Sunday, December 03, 2006

Build It and They Will Come is a lie

"Build it and they will come" is an arrogant, self-impressed, passive "know nothing" attitude that is poison to any product or company. Yet you see it all the time: a clueless and sluggish relationship with marketing. And it's not all pro-consumer either. It's mostly just ignorance and immaturity, posing as rebellion for pseudo-marxist integrity or whatever.

"It sells itself, so they will come" is a lazy, uneducated, unprofessional mantra.

MLM (multi level marketing) scams often tell their distributor-victims: "This product is so good, it practically sells itself." A lie and a con to get you to buy into their pyramid scheme, so the few at the top will reap all the really big profits and all the underlings are left holding unwanted inventories.

There is no product that good, so "good" that it "sells itself" with no help along the way. If there were, we'd all be inventing such products and all the ad agencies and marketing firms would have closed years ago, instead of falling apart today due to ignorance of ecommerce and trying to turn blogs into vending machines and pushy billboards (ala comment spam/compensated word of mouth BS).

In fact, the better the product is, the more it needs marketing and sales help. Because mediocre products will look at your product, then go "Me too! This product does that too, only cheaper and faster!" or whatever. Sure, some products thrive on WOM (word of mouth). But I guarantee there are other distribution deals and marketing strategies behind even the best WOM products.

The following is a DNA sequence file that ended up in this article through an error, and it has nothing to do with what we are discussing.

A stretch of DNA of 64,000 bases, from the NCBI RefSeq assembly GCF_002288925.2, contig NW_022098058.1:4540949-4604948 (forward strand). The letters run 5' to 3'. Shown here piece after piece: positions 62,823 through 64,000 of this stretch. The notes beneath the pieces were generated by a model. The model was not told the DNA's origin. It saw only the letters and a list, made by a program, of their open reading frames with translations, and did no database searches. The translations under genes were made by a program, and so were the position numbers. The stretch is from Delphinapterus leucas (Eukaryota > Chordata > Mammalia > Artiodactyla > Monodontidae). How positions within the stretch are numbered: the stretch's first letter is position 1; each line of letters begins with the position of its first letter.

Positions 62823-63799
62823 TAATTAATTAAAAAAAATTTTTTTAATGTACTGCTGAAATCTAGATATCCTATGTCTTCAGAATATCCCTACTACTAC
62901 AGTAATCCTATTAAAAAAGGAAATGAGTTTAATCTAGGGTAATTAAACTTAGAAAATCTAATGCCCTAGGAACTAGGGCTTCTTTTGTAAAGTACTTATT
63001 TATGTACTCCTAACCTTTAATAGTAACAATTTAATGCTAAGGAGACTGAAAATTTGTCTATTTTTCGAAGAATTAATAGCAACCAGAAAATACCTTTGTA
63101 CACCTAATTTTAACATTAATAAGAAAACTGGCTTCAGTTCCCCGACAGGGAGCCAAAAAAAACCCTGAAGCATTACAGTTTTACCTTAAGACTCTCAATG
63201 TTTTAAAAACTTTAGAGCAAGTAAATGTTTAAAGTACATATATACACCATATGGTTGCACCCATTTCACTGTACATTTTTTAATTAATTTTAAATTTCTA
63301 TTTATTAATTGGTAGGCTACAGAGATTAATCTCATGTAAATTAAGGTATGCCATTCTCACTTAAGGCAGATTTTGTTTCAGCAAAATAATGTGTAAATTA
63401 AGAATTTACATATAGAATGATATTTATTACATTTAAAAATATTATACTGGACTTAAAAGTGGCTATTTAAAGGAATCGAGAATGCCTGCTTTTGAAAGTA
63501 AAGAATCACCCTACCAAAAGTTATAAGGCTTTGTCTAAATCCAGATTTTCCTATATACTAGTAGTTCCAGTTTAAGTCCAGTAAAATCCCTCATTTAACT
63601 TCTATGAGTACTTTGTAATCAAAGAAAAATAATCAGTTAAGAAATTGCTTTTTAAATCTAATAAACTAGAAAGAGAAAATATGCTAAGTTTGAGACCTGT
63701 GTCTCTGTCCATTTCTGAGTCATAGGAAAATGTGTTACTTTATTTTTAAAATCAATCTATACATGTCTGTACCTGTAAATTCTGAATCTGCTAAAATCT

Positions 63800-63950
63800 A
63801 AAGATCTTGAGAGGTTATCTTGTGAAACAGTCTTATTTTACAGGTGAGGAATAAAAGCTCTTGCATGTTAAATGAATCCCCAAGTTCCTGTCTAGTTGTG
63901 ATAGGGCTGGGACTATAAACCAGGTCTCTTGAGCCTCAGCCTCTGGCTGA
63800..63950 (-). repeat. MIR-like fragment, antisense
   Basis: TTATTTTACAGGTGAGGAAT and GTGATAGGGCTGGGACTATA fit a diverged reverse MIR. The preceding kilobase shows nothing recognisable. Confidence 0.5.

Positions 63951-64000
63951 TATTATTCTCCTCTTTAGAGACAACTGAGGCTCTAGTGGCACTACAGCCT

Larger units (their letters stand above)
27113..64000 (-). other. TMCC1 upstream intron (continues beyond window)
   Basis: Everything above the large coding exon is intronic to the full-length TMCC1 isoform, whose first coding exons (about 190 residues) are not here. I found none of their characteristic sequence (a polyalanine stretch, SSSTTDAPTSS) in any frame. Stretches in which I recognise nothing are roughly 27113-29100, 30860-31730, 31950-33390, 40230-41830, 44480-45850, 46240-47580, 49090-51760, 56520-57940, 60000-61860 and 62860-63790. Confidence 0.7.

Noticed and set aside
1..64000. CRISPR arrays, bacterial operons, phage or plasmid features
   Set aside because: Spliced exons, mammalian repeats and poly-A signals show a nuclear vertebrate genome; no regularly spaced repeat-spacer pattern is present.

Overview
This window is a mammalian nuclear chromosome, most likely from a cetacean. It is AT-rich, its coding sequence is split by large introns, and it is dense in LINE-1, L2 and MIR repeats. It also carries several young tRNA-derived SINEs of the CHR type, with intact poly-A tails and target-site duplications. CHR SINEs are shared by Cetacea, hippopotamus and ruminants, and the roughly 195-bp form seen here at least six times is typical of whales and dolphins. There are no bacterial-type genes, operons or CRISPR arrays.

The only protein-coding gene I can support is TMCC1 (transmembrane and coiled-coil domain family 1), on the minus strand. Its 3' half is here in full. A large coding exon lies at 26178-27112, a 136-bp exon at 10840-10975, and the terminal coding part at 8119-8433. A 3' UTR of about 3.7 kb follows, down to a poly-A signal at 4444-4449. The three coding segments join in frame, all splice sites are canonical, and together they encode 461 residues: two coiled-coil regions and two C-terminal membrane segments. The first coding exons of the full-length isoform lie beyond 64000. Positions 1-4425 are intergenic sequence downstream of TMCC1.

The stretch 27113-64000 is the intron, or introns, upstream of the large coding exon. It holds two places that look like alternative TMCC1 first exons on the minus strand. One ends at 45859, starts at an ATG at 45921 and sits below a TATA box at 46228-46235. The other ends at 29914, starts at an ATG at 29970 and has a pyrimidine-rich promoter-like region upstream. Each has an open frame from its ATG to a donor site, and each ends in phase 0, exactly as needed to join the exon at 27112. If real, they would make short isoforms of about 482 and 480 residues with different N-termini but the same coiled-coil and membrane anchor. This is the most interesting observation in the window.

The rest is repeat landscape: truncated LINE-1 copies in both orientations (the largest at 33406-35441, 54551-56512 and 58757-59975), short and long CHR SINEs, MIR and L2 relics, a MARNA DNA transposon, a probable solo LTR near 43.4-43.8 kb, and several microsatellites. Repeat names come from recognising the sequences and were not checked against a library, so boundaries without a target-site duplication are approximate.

One thing that is sure to cripple or kill any product is that "Build It and They Will Come" occult bullshit pipe dream of those with zero understanding of capitalism, product information delivery systems, or business psychology.

Those who are poor persuaders will chortle about how their product "practically sells itself", which lets them skate past any responsibility for thinking hard about promotions. If sales decline, they'll blame it on external factors beyond their control.

"Built It and They Will Laugh" is more like it. If every nutty business or technology idea were simply "built" and left to fend for itself, nothing would be in anybody's hands. Customers would not possess any products, and companies would not have any money: a sobering thought indeed!

No product sells itself, with the exception of illegal drugs, which are in increased demand partly due to the glamor of being taboo and being paradoxically, simultaneously shamed and promoted by anti groups and social sanctions. Crystal meth, marihuana, crack, heroin, unprescribed Vicodin ES, none of these needs advertising, with all the publicity generated by rock and rap music bands, movies, sitcoms, and anti-drug campaigns, which all tend to glamorize the sickness of addiction.

Just about every voluntary product (i.e., aside from electricity, water, gas, etc.) that we purchase was PUSHED on us (yes, yelling with ALL CAPS, it's called Capslock Boosting). You made almost no spontaneous, autonomous choices in your clothing, furniture, music CDs, movie DVDs, automobile, computer, OS, email client, home page, IM service, internet connection, or anything else.